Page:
(Photo: AP/Gurinder Osan)
While presidential elections and wars have dominated international headlines, other world news affecting Christians have often gone unnoticed or with minimal coverage.
The Christian Post has selected some of the top international news in 2008 that Christians should be aware of. Stories are listed in no particular order or rank.
Hindu fundamentalists have gone on an anti-Christian rampage in India following the murder of one of its leaders, which they blame Christians for. Since the swami’s death in mid-August, at least 100 Christians have been killed, thousands of Christian buildings have been destroyed, and more than 50,000 Christians have been displaced from their homes due to the violence. State and national governments have largely stood by and watched the atrocities rather than try to intervene to stop the attacks.
Now more than five months after the violence against Christians began, the attacks continue to rage on with no sign of ceasing. The anti-Christian violence is said to be the worst sectarian conflict in India’s history since its independence in 1947.
Within two weeks in October, more than 15,000 Iraqi Christians, or 2,500 families, fled the northern town of Mosul after at least 13 Christians were killed in the span of four weeks, including three men who were murdered within 24 hours.
Mosul is home to the second-largest Christian community in Iraq, after Baghdad. Many Christians from Baghdad and Basra had moved to the north for safety from religious persecution.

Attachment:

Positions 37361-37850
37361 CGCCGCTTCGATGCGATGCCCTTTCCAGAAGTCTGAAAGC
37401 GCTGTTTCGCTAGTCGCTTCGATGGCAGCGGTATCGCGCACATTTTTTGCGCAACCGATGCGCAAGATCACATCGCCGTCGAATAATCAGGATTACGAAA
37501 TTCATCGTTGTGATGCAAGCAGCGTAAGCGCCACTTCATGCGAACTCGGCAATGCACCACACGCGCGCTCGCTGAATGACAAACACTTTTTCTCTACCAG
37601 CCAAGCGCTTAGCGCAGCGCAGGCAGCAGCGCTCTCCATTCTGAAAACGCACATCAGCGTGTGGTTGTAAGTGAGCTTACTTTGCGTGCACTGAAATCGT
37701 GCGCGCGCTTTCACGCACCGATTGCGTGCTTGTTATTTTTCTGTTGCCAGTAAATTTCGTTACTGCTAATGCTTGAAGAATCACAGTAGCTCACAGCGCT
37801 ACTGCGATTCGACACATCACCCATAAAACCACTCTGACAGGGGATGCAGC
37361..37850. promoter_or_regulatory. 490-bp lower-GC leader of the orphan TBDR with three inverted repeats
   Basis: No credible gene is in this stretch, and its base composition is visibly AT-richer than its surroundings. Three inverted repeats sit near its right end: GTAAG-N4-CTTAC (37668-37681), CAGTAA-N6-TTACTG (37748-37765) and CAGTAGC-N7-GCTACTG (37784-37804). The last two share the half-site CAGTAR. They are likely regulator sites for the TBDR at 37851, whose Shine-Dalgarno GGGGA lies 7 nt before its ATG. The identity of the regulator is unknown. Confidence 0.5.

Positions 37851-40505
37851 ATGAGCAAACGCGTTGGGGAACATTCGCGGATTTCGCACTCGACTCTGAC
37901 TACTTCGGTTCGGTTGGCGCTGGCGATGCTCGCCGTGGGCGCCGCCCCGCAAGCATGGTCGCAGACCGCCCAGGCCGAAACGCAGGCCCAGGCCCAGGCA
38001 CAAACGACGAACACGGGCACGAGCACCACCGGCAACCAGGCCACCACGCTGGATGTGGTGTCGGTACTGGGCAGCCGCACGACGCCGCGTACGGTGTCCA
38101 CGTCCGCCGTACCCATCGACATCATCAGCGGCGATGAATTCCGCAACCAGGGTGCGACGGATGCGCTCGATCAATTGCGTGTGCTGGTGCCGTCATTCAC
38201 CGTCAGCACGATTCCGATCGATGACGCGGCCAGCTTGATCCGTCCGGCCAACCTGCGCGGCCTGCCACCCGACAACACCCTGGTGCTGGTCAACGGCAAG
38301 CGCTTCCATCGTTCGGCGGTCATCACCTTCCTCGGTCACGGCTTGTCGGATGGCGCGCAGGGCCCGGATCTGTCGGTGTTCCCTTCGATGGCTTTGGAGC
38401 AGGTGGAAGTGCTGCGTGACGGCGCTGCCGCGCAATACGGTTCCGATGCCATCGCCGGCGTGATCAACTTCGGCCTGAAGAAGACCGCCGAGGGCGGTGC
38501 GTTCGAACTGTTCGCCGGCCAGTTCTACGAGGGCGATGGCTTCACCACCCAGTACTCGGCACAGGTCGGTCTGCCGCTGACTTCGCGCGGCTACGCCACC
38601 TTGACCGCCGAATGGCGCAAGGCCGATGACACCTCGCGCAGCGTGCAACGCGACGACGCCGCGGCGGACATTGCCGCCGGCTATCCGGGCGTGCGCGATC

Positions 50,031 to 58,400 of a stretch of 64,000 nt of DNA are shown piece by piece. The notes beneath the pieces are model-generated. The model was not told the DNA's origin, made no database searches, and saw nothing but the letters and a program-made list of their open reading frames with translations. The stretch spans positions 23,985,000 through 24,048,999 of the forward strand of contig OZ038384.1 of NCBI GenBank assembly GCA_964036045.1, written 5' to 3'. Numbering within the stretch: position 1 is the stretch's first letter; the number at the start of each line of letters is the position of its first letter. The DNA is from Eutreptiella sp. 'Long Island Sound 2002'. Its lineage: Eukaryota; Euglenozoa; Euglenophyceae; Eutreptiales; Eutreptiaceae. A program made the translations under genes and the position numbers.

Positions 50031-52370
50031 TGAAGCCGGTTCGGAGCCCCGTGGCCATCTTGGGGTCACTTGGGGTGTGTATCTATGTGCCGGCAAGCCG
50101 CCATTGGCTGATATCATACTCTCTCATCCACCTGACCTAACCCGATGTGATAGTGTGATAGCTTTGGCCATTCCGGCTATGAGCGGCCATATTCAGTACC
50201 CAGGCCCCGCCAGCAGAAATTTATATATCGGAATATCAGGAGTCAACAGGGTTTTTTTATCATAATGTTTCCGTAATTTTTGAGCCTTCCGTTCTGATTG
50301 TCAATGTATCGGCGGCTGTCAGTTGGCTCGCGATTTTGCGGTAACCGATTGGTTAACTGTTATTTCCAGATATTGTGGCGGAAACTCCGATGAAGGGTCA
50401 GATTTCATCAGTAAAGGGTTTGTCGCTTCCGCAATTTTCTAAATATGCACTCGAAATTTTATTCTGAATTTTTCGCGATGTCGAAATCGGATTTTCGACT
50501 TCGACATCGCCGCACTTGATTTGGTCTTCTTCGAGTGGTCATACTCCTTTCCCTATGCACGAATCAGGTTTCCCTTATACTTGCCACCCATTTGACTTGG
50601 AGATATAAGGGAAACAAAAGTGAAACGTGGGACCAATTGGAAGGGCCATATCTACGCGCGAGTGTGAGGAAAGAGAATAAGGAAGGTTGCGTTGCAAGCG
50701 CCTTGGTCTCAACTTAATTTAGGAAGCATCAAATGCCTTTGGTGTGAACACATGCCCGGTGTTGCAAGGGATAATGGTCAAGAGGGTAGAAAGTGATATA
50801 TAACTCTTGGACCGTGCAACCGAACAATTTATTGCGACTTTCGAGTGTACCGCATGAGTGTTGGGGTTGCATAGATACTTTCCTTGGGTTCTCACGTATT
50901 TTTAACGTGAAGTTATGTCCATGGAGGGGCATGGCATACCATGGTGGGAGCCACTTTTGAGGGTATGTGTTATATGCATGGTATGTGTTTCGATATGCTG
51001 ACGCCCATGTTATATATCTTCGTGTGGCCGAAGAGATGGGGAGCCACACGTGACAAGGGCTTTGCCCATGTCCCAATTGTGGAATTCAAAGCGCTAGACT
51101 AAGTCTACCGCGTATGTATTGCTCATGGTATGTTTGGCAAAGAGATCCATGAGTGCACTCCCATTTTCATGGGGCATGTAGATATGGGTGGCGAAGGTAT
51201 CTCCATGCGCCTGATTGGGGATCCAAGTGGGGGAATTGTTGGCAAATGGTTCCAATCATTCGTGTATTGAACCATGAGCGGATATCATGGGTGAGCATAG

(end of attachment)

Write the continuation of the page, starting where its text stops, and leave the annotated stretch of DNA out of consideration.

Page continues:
Since the 2003 U.S.-led Iraq war, the Christian population in Iraq has plummeted from 1.4 million to less than half a million. According to the U.N. High Commissioner for Refugees, Christians make up nearly half of those fleeing Iraq even though they make up only about three percent of the country’s population.
Several Christian groups organized different activities to respond to a historic, first-of-its-kind letter sent by a diverse body of Muslim leaders last year that called for cooperation between Muslims and Christians.
Yale University hosted an interfaith conference in July, which was attended by Prince Ghazi bin Muhummad of Jordan among other high profile figures. The Archbishop of Canterbury and the Vatican also each hosted an interfaith meeting with Muslim leaders in response to the letter.
The World Evangelical Alliance, a body representing 420 million evangelicals, held its first general assembly in seven years this fall. The conference, in which the attendance body was truly representative of the global church in its diversity, resulted in structural changes and guidelines on how to deal with current challenges facing the Church, including Muslim-Christian relations and engagement in the public square.
After the Assembly, WEA leaders committed themselves to fight against HIV/AIDS, poverty, and environmental degradation. They also discussed the role the evangelical body should have in promoting religious liberty and peace in the world.
As the Olympic host, China was vulnerable to the scrutiny of its record on human rights and religious freedom this year. Among the hot button issues in the months leading up to the Games was Tibet, which has long sought to be an independent country. Pro-Tibet freedom protesters greeted the Olympic torch as it made its way around the world.
Religious freedom, especially regarding Chinese house churches, was another heated topic before and during the Olympics. President Bush, before flying to China to attend the Games as well as in front of a government-sanctioned church in Beijing, declared to the Chinese government that religious freedom is a basic human right.